SYDNEY (Reuters) -- Australia's central bank on Tuesday raised interest rates by the most in 22 years and flagged more tightening to come as it battles to restrain surging inflation, stunning markets and sending the local dollar flying.
Wrapping up its June policy meeting, the Reserve Bank of Australia (RBA) lifted its cash rate by 50 basis points to 0.85%, wrong-footing investors who had wagered on a move of either 25 or 40 basis points.
"Given the current inflation pressures in the economy, and the still very low level of interest rates, the Board decided to move by 50 basis points today," said RBA Gov. Philip Lowe in a statement.
"The Board expects to take further steps in the process of normalizing monetary conditions in Australia over the months ahead."
The central bank had already lifted rates by a quarter point in May, the first increase since 2010, and many had thought it would stick to quarter-point moves. The last time it hiked by more was in early 2000.
Investors sent the local dollar up 0.4% to 0.7223 Australian dollars, while yields on three-year bonds shot up 16 basis points to 3.27% and levels not seen since early 2012.
Futures shifted to price in the real risk of another 50 basis point rise in July and rates around 1.5% by August following the release of inflation figures for the second quarter, which are expected to be red-hot.
Consumer price inflation hit a 20-year peak of 5.1% in the first quarter and could well approach 6% this quarter amid rising costs for energy, food, rents and home building.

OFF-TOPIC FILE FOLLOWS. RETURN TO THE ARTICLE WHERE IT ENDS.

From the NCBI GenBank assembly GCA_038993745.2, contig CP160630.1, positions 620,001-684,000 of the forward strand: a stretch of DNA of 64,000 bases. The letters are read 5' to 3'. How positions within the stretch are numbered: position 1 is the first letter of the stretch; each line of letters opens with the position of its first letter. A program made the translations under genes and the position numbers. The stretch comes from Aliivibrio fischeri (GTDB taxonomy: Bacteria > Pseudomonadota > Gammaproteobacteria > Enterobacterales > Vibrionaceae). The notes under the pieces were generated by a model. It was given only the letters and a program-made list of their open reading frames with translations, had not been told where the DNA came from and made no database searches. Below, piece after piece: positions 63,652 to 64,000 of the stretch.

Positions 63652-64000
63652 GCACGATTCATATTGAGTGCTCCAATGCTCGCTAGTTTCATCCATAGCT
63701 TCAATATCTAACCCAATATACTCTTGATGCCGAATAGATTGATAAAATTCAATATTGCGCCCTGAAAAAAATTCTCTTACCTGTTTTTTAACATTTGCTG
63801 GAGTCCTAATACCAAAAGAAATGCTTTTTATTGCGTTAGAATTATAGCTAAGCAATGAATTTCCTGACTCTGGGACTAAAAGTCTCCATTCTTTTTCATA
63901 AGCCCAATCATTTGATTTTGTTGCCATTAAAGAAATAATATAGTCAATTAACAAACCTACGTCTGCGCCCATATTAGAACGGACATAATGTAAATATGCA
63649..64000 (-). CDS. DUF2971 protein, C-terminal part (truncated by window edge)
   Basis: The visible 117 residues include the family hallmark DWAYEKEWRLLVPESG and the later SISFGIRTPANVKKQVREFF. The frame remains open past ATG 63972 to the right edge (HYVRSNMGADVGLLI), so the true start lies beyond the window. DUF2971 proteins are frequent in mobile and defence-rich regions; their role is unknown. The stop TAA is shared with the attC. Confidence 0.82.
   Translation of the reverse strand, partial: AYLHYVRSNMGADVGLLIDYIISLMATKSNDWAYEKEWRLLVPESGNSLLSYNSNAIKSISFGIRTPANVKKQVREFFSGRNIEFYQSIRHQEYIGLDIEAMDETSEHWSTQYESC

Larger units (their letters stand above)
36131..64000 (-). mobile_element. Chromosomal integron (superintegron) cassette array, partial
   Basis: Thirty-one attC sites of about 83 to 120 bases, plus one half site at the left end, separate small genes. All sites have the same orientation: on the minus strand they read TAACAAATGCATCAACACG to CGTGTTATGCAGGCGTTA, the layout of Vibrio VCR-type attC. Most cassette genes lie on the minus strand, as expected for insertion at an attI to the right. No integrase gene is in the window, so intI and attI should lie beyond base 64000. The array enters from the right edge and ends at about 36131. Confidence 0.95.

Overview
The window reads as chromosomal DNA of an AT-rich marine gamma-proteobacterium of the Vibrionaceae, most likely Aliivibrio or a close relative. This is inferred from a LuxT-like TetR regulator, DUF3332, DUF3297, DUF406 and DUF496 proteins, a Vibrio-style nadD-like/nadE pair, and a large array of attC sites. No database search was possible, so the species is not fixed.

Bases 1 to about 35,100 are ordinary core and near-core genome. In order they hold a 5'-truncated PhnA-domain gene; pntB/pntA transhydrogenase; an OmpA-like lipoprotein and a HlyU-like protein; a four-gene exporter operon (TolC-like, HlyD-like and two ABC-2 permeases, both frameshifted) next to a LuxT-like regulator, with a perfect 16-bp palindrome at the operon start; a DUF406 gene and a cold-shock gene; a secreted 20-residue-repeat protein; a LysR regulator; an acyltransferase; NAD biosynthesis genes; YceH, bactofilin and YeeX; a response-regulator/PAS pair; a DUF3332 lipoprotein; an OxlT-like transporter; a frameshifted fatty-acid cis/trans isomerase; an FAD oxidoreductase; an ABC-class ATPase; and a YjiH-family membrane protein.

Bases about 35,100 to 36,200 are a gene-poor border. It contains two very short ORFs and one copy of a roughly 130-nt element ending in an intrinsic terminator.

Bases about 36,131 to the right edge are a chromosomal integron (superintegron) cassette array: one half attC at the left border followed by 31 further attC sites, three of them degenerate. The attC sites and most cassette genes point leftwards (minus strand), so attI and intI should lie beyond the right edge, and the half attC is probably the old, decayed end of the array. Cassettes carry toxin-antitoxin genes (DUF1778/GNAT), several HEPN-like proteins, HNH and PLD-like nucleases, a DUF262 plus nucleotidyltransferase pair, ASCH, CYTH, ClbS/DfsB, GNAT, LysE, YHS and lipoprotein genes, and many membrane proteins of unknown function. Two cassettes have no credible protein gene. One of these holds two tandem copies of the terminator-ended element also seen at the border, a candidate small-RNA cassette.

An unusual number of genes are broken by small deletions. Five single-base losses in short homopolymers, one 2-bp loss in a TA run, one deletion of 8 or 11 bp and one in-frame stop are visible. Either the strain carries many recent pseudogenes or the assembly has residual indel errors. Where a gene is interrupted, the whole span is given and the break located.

"Higher prices for electricity and gas and recent increases in petrol prices mean that, in the near term, inflation is likely to be higher than was expected a month ago," Lowe warned.
In just his third week in office, Treasurer Jim Chalmers warned Australians inflation would get worse before it got better and to brace for a "difficult and expensive" winter.
Chalmers promised some cost-of-living relief would be included in a budget due in October, centered on child care and health. The Labor government ousted the Liberal National coalition in an election in late May, inheriting almost AU$1 trillion ($718.70 billion) in debt and endless budget deficits.
With inflation looking set to stay high for longer, investors are wagering the RBA will have to raise rates to near 3% by the end of the year making it easily one of the most aggressive tightening campaigns on record.
Most economists had doubted rates would rise that far given house-hunting Australians are sitting on AU$2 trillion in mortgage debt making them very sensitive to borrowing costs.
House prices have already begun to slip in Sydney and Melbourne following a stellar run in 2021, and consumer sentiment is back to the depths of the pandemic.
"Consumer sentiment has never been this low at the beginning of an RBA tightening cycle," noted Gareth Aird, head of Australian economics at CBA.
"It was also the first time house prices have fallen at the start of a cycle, and house prices matter," he added. "Pushing rates too high too quickly runs the risk of prices correcting sharply lower in the near term which would have a ripple effect through the economy."